|dc.description.abstract||A systemic shift is occurring in international politics. The rise of China and the real possibility of a multipolar environment in the Asia-Pacific have reawakened structural sources of instability that lay dormant during the unipolar hegemony of the United States. A return to a multipolar environment in the Asia-Pacific threatens to accelerate an emerging power rivalry between the United States and China. This thesis predicts that if current strategies fail to account for the structure of the anarchic international order and the instability inherent therein, the future Sino-U.S. strategic dialogue will succumb to the same historical cycle of mutual misapprehension, distrust, insecurity and conflict that has plagued great power politics.
To illustrate how structural instability is negatively affecting regional strategies and force postures, the following chapters will present three hazards that are normally associated with great power politics and structural instability: security dilemmas, balance of power dynamics, and an overly optimistic belief in economic interdependence. Historical case studies are employed in each chapter to exhibit how the effects of a multipolar system and the larger anarchic international order have created instability and conflict throughout history. In each instance, historical parallels emerge between the case studies and the current environment of the Asia-Pacific. The research indicates the very real potential for regional instability as a structural byproduct of China’s rise and a shift in the geopolitical order towards a multipolar environment.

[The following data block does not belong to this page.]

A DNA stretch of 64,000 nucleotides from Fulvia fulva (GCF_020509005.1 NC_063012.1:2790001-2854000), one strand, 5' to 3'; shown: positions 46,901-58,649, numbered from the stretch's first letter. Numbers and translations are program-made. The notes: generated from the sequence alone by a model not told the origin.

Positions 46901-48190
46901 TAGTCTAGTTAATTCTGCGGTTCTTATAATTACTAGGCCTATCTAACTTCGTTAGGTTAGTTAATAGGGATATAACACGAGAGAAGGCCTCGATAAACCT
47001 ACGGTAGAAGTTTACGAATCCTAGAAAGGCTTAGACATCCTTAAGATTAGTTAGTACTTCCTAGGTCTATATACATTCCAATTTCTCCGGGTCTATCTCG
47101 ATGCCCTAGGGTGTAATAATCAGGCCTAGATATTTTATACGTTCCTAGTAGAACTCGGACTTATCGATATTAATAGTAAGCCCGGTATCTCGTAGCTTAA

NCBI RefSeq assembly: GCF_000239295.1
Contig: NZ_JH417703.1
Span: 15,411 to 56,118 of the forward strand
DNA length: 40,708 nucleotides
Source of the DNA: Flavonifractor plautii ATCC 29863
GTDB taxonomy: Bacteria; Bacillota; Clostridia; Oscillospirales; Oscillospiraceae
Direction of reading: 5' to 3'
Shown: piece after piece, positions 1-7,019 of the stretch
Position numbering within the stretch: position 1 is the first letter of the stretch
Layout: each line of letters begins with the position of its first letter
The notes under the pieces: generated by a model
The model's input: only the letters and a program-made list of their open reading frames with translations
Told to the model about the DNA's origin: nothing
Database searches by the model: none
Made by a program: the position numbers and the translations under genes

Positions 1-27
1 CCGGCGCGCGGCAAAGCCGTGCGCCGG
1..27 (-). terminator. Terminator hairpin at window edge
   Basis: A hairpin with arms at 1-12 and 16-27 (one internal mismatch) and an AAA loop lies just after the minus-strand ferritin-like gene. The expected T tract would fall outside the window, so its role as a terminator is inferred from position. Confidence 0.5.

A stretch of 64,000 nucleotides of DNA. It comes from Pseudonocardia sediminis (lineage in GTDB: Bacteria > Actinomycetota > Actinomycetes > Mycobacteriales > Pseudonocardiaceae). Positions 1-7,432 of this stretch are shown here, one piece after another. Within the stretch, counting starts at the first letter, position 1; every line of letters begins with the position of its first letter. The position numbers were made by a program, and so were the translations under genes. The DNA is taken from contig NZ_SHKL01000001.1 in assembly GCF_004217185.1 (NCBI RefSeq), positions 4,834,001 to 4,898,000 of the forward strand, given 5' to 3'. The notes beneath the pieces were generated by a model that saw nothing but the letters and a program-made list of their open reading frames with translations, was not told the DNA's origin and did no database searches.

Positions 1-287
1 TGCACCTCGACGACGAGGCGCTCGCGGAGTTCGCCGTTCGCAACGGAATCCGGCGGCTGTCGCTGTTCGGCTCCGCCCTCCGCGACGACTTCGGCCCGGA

By highlighting the strategic calculus surrounding power politics and a state’s drive for security in a multipolar and anarchic environment, this thesis adds a much needed and often-overlooked dimension for deciphering why today’s great power dynamics and a rising China are surrounded by conflict and insecurity. It is not designed as a litmus test or to offer specific policy reforms. The object of this thesis is to highlight how age-old symptoms of structural instability have manifested themselves in the Asia-Pacific, especially in the nascent great power contest between the United States and China. The greatest value of this thesis is to remind policymakers that the nature of the international system still has a profound effect upon state behavior and strategic rationale. The hope is that by incorporating the analysis of previous great power conflicts and forewarning about structural pitfalls, modern strategy in the Asia-Pacific can avoid blithely following the same worn path rife with historical conflict.
Chapter Readers and Advisors:
Chapter II, Dr. Sarah O’Byrne
Chapter III, Dr. Jacob R. Straus
Chapter IV, Dr. Jennifer Bachner
Mark Stout, PhD